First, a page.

Sign Up


The Psychoanalytic Approach: Is Psychotherapy Not Effective?

  • Statistics of Psychotherapy: Does Psychotherapy Work and How? 

    • Do you ever question the effectiveness of psychotherapy for depression? 


    • Is there any legitimacy to taking a psychoanalytic approach to healing and living a more fulfilled life?


    • Is psychoanalysis scientific or just a bunch of pseudoscience endorsed by delusional people? 


    Psychoanalytic criticism has become trendy over the years as many questions the effectiveness of psychoanalysis.

    I will attempt to take a more scientific approach to evaluate the validity of psychotherapy, providing statistics, case studies and a bit of personal experience.

    Two people meet, and they talk. Somehow, through this conversation, one of them offers help for a mental problem, while the other receives it. Strange as it is, this is how psychotherapy works. And understandably, you'd have questions – "Does this ‘talking therapy' work? How effective is it?"

    What is psychotherapy?

    Psychotherapy is a general term that describes the process of treating a variety of emotional difficulties and psychological disorders through the use of verbal and psychological techniques.

    Also, here’s a brief description of psychotherapy from the American Psychological Association (APA):

    “Grounded in dialogue, it provides a supportive environment that allows you to talk openly with someone who is objective, neutral, and nonjudgmental.”

    Who provides psychotherapy?

    Many different types of professionals provide psychotherapy. Thankfully, though, they all undergo specialized training to treat people for their emotional problems.

    And depending upon their academic degree, a psychotherapist can be any of the following:

    1.    Clinical psychologist

    2.    Psychiatrist

    3.    Counselor

    4.    Marriage and family therapist

    5.    Social worker

    Where did psychotherapy originate from?

    Psychotherapy, as a concept, is not new. It can be traced back to ancient Greece.

    And while the ancient Greeks’ understanding of mental illness was not always correct (they recommended bathing as a treatment option for depression), they were the first ones to recognize the treatment value of consoling and encouraging words – the very foundation of modern psychotherapy.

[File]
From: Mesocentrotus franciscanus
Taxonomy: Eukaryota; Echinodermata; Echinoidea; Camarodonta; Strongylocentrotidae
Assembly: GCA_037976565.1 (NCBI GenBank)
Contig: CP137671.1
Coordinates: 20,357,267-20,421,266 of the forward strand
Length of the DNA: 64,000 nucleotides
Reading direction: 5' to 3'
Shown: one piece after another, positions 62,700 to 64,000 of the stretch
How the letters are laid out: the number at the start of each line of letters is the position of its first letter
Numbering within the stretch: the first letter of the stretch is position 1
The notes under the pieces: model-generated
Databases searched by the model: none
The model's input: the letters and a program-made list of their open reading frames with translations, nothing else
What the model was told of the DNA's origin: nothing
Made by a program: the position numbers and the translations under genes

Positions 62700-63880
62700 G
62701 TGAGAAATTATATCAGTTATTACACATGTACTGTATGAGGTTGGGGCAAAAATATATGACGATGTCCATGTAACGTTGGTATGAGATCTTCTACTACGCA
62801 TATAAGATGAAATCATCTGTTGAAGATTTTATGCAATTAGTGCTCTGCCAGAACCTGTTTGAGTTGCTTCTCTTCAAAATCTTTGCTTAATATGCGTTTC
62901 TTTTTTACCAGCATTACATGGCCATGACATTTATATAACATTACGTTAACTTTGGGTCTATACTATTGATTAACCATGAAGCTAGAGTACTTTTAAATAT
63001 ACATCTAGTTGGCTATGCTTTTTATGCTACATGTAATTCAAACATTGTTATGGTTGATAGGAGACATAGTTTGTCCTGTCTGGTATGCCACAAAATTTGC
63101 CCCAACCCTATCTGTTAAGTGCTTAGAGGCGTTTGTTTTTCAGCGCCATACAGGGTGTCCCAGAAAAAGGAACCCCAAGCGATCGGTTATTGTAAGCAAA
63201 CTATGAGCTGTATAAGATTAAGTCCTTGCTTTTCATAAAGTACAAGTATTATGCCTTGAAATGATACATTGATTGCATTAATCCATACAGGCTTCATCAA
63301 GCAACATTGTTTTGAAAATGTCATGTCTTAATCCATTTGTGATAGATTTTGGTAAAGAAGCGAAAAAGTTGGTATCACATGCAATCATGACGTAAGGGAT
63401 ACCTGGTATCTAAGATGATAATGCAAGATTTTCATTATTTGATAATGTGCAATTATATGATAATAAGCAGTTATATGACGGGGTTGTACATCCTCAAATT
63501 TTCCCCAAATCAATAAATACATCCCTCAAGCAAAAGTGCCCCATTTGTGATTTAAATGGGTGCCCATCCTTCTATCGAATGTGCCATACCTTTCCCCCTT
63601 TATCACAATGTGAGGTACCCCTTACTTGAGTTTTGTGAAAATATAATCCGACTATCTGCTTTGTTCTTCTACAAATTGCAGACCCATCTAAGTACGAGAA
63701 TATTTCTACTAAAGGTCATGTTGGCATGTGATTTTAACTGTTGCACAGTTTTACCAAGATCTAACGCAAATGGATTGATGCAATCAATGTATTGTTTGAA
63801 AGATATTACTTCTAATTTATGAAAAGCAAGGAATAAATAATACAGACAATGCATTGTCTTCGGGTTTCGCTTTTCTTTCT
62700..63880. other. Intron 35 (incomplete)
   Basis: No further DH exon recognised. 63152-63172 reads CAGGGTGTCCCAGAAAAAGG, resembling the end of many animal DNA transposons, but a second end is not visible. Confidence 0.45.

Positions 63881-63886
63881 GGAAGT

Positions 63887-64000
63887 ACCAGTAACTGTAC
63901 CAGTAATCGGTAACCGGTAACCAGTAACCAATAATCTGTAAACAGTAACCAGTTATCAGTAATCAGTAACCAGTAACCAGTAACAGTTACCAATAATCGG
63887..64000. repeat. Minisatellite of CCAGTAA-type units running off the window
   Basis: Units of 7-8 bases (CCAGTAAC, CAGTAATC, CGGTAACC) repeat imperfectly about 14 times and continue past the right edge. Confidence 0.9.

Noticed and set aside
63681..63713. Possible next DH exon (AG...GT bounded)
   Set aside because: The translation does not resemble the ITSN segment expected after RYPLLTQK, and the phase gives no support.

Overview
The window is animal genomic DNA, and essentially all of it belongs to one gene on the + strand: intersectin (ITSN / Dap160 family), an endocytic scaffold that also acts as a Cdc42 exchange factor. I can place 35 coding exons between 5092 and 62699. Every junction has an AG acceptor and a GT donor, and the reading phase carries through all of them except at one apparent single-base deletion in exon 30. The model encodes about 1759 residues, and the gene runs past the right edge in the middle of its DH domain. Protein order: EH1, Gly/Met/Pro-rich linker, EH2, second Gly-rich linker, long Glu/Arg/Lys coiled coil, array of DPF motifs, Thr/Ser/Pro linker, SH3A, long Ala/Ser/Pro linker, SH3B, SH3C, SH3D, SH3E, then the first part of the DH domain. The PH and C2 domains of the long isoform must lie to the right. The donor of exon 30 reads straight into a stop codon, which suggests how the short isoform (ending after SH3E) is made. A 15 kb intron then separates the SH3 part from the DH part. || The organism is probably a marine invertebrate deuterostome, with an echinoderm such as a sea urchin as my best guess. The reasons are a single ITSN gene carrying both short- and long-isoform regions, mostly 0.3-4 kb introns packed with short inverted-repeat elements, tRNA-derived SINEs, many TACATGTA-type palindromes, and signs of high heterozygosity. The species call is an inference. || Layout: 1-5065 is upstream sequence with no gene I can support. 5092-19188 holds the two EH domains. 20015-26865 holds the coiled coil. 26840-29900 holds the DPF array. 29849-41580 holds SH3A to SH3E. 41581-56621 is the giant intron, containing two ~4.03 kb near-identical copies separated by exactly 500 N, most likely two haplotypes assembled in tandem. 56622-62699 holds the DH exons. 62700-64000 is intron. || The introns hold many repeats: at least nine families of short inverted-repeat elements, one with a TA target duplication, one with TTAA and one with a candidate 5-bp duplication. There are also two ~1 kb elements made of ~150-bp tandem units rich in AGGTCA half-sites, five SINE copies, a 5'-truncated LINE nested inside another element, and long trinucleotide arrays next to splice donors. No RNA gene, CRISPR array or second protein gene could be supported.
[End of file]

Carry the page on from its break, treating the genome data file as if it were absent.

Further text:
When should you consider psychotherapy?

    We all experience periods of sadness, stress, grief, and conflict, so when you’re feeling off, it can be challenging to decide when you should seek professional help.

    But if you relate to the following signs, it might be time for you to see a psychotherapist:

    • The issue is causing significant disruption or distress in your life. If the problem you're facing is now interrupting several critical areas of your daily life – such as work, relationships, and school – it may be time to visit a psychotherapist.

    • You are relying on dangerous or unhealthy coping mechanisms. If you find yourself dealing with your problem by excessively drinking, smoking, eating, or taking your frustrations on loved ones, a psychotherapist may be able to help you find more suitable –and healthier – coping strategies.

    • Nothing seems to help you with your problem. If you've flipped through multiple self-help books and explored various techniques you read about online, and yet – you're still troubled, reaching out to a psychotherapist may help you back on track to a healthier, happier state of mind.

    As psychologist Daniel J. Reidenberg has said:

    “The earlier someone gets help, the easier it is to get through the problem. There will be less time and less strain and stress involved in that.”


    Why can't patients take medication?

    In today’s quick-fix culture, we often hope that popping a pill will offer fast relief from our mental issues. Unfortunately, while there are specific psychological conditions – like severe depression and bipolar disorder – that warrant medication, evidence suggests that in many other cases, medication doesn't always work.

    In a 2010 study, for example, researchers found that medication wasn’t any more effective than a placebo when it came to the treatment of mild to moderate depression.

    Also, in contrast to psychotherapy, medications don't help clients develop the necessary skills to deal with life's problems. Their issues would likely resurface the moment they stop taking medication.

    How does psychotherapy work?

    There are many different approaches to psychotherapy. You see, the exact method chosen by a psychotherapist depends on a variety of factors, such as:

    1.    The training and background of the therapist

    2.    The preferences of the client

    3.    The specific nature of the client’s current problem

    And so, depending on the interplay of the above factors, a psychotherapist may choose to draw upon any of the following major approaches:

    1.    Psychoanalytic therapy – Involves diving into a client’s thoughts and past experiences, in search of unconscious thoughts, feelings, and memories that may influence current behavior. Clients are then better able to recognize their emotions and constructively deal with them.